Trend: The normal curve may not be the best model for predicting market behavior in the future.
John Hagel writes in his blog that our reality is shifting from a "normal curve" (Gaussian) world to an "80/20 rule" (Pareto) world, with profound implications for business. He cites work by McKelvey and Andriani about the need to change our mindsets to adapt. Excerpts below.
In a world of power law or Pareto distributions, extreme events become much more prominent. Extreme events can take many forms. They can be sudden and severe disturbances like a class 9 earthquake or a financial meltdown like the one that occurred in US stock markets in 1987. As McKelvey and Andriani observe, “the lesson that we can draw . . . is that extreme events, which in a Gaussian world could be safely ignored, are not only more common than expected but also of vastly larger magnitude and far more consequential.”
Our institutions (not just businesses, but also educational and governmental) are largely designed for a Gaussian world where averages and forecasts are meaningful. As a result, we have evolved a sophisticated set of push programs that have delivered significant efficiency. In a world of sudden, severe and difficult to anticipate shifts, push programs become much less viable and we need to become a lot more creative in terms of designing pull platforms.
...companies like Google and Microsoft have achieved enormous concentration of economic value creation that defies the averages of the Gaussian world. These extreme events have an interesting property – they emerge first in the “fat tail”, on the edge of conventional business activity, driven by a different view of business opportunity, and then gather momentum until they eventually break into the head of the distribution and change the game for everyone else. The challenge for business managers is to sort out the signal from the noise in the fat tail and spot early on the emergent extreme events that could reshape the business landscape. The Gaussian focus on averages obscures these events, treating them as meaningless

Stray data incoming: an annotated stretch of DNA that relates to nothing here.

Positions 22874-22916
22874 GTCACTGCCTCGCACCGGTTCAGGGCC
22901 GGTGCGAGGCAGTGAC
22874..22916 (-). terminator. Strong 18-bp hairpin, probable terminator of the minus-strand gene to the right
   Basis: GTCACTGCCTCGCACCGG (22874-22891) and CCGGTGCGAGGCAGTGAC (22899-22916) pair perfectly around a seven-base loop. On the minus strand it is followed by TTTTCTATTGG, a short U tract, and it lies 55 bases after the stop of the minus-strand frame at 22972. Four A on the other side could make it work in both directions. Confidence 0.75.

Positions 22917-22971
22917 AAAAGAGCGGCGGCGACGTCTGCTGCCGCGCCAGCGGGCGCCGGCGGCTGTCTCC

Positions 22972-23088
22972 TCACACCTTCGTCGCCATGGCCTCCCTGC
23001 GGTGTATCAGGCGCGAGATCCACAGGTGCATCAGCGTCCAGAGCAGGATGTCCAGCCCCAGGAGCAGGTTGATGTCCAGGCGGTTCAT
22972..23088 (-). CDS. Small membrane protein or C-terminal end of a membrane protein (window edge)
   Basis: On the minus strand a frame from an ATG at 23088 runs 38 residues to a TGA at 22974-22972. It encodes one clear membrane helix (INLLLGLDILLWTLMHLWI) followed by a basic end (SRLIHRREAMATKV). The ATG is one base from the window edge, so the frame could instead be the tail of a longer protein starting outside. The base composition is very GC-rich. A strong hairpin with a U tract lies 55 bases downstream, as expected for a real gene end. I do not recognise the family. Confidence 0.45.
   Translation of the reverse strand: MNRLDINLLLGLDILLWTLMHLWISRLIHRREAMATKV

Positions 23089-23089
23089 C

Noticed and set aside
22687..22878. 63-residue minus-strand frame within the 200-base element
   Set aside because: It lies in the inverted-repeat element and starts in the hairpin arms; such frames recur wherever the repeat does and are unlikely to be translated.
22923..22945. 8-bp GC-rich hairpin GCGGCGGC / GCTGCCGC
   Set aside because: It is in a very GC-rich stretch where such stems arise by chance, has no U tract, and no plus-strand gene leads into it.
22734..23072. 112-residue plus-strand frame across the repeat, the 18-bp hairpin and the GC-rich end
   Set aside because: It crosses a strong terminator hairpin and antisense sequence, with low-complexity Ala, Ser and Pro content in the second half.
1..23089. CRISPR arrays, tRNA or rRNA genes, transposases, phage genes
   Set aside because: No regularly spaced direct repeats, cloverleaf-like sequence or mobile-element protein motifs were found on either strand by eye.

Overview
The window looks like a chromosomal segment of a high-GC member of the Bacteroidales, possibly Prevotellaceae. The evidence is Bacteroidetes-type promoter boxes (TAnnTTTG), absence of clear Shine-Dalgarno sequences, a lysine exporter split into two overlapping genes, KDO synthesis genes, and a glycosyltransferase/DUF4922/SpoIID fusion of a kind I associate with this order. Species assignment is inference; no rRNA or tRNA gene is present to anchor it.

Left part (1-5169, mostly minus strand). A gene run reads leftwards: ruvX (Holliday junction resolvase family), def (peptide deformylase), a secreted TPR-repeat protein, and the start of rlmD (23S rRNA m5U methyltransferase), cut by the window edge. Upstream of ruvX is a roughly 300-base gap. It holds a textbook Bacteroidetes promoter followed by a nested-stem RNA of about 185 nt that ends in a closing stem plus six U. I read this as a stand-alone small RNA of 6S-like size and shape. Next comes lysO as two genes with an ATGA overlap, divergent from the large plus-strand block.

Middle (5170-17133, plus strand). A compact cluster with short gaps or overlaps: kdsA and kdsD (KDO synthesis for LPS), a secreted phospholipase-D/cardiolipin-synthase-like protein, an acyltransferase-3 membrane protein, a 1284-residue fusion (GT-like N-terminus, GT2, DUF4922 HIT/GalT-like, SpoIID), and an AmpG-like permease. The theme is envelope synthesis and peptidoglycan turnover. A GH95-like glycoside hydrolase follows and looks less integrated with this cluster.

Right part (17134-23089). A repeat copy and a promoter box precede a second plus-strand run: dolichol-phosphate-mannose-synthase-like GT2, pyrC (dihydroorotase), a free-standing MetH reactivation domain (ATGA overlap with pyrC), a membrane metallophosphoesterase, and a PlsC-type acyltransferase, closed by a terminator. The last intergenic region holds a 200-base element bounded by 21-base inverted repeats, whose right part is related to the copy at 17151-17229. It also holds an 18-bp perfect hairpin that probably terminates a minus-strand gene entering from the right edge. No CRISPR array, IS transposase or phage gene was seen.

“outliers” until it is too late.
There’s another form of extreme event that also becomes more prominent in a Paretian world – this is the tendency for extreme forms of clustering in social networks, whether it takes the form of clustering in mega-cities in physical space or clustering of links and traffic on web sites in virtual space. Economic value inexorably follows these social clusters. This also has powerful implications for business, ranging from where to locate operations in physical space to how to redesign institutional architectures to accommodate thousands of business partners. There’s also a public policy implication – in many domains we are likely to see degrees of concentration and consolidation of economic power that is unprecedented.
The problem is that most of our analytical tools are designed to understand Gaussian worlds. These same tools seriously miss, or even distort, the dynamics of Paretian worlds. We need an entirely new analytical tool kit for the Paretian world.
The rewards for achieving a better understanding of the Paretian world are enormous. Small moves, smartly made, can lead to exponential improvements in wealth creation provided they leverage the deep structures that define Paretian distributions. In contrast to the scaling strategies described earlier in the Gaussian world, different and even more powerful scaling strategies become feasible in the Paretian world, converting instability from a liability into an advantage.
There is a natural and very human tendency to seek out the typical or the average and to search for more predictability. By implication, a Paretian world requires a much more dynamic view of the world, one that looks for patterns in evolving relationships, rooted deeply in context, and that understands how these changing patterns reshape who we are as well as our opportunities for growth.